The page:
Targeted therapy for non–small cell lung cancer
Some people with non–small cell lung cancer have targeted therapy. It uses drugs to target specific molecules (such as proteins) on cancer cells or inside them. These molecules help send signals that tell cells to grow or divide. By targeting these molecules, the drugs stop the growth and spread of cancer cells and limit harm to normal cells. Targeted therapy may also be called molecular targeted therapy.
You may have targeted therapy to treat non–small cell lung cancer that:
- cannot be removed with surgery because it has spread to lymph nodes
- has spread (metastasized) to other parts of the body
- has come back (recurred) after chemotherapy or has not responded to chemotherapy
Your healthcare team will consider your personal needs to plan the drugs, doses and schedules of targeted therapy. You may also receive other treatments.
Targeted therapy drugs used for non–small cell lung cancer
Molecular tissue testing is done during diagnosis of non–small cell lung cancer for different types of changes (called gene mutations) in the cancer cells. The type of targeted therapy you are offered will depend on which gene mutation is found during this testing. People with non–small cell lung cancer that does not have these genetic mutations are not given targeted therapy.
EGFR targeted therapy
Epidermal growth factor receptor (EGFR) is a receptor on the surface of cells that sends signals to cells that allow them to grow and divide. A mutation in the EGFR gene can cause cancer cells to grow and divide more than normal. Cancer cells that have the EGFR mutation are called EGFR positive (EGFR+). Cancer cells that don’t have the EGFR mutation are called wild-type EGFR.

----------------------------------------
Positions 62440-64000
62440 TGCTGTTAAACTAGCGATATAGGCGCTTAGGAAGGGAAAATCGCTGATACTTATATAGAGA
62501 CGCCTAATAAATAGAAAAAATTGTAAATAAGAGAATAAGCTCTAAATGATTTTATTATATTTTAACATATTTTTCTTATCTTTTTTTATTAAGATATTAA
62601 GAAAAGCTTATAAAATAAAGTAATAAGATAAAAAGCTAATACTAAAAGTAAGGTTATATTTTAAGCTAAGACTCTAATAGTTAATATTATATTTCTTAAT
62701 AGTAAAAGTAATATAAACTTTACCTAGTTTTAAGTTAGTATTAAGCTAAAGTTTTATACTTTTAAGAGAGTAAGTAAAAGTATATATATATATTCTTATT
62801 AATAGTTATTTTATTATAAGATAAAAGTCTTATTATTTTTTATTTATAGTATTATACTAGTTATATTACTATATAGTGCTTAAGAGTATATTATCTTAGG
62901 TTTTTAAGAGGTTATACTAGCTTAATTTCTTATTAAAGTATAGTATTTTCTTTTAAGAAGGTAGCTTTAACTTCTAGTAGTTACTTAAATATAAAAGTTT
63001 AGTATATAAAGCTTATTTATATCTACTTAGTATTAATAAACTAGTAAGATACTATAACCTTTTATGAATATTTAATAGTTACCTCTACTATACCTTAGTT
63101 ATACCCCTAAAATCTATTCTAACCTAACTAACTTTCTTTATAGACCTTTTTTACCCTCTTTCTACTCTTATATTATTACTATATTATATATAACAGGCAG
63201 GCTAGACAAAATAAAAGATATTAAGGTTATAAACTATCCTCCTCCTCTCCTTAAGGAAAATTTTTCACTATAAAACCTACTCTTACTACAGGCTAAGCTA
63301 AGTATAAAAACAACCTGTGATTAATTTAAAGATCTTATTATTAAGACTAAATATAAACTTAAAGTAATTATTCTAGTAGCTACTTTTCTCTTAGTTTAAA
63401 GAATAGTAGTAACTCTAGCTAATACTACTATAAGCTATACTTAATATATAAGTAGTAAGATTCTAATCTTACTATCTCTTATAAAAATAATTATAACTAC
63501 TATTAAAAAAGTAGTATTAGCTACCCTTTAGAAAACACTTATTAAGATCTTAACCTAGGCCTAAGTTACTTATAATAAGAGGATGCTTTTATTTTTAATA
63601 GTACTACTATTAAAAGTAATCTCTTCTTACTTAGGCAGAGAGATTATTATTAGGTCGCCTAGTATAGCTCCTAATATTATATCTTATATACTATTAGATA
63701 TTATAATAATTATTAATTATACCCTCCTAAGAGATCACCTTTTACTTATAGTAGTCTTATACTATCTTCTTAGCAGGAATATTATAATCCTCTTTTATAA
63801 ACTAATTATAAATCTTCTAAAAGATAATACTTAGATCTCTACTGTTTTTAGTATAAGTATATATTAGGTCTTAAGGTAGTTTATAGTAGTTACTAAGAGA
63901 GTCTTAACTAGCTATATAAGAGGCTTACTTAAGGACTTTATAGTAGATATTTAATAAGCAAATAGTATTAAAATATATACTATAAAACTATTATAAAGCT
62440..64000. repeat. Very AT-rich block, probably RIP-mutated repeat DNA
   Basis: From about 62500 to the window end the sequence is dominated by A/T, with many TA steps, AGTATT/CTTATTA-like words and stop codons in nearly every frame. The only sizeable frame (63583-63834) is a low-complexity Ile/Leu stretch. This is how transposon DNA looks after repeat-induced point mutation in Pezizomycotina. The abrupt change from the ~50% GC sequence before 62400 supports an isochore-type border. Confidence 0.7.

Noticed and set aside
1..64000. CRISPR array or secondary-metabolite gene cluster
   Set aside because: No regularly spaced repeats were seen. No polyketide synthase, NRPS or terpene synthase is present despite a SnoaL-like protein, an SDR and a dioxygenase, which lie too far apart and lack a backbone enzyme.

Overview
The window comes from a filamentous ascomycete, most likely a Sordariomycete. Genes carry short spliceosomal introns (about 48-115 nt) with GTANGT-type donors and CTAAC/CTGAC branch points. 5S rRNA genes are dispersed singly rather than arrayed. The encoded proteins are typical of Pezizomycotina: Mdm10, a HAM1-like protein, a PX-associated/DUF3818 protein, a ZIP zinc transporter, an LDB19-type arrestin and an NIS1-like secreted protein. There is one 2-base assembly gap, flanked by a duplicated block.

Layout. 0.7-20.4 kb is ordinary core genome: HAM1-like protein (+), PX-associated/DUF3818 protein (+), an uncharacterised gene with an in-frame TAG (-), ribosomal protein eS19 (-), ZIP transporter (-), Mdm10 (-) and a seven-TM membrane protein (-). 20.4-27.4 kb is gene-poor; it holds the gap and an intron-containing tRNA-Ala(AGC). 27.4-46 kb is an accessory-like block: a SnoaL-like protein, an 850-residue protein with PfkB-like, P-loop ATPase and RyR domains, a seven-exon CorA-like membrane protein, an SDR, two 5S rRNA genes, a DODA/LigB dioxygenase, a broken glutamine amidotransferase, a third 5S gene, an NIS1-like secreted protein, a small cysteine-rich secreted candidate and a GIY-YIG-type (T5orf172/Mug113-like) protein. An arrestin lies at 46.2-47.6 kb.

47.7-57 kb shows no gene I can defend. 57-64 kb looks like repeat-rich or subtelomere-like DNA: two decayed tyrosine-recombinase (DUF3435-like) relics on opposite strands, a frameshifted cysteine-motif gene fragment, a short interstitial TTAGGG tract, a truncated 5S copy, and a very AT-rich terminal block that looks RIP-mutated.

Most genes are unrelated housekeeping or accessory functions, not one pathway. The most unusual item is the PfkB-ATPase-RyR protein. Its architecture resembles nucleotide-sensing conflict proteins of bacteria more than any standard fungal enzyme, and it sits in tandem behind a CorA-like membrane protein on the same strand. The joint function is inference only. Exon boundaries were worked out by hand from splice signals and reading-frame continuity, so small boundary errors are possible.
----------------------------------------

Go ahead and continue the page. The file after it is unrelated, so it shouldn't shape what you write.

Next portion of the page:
EGFR tyrosine kinase inhibitors (EGFR TKIs) block EGFR from working, which stops or slows the growth of cancer cells. They are taken as pills.
EGFR TKIs are usually given instead of chemotherapy for people who have advanced or metastatic non–small cell lung cancer that is EGFR+. Research has shown that these drugs improve quality of life, increase the amount of time before the cancer starts to grow again and are more effective in treating the cancer.
The following EGFR TKIs are used for EGFR+ non–small cell lung cancers:
- gefitinib (Iressa)
- afatinib (Giotrif)
- erlotinib (Tarceva)
Erlotinib may also be given to people who have had one chemotherapy drug combination for advanced or metastatic non–small cell lung cancer with a positive or unknown EGFR status. It is offered when the cancer has stopped responding to chemotherapy. It may also be offered as maintenance therapy for EGFR+ tumours after chemotherapy has finished.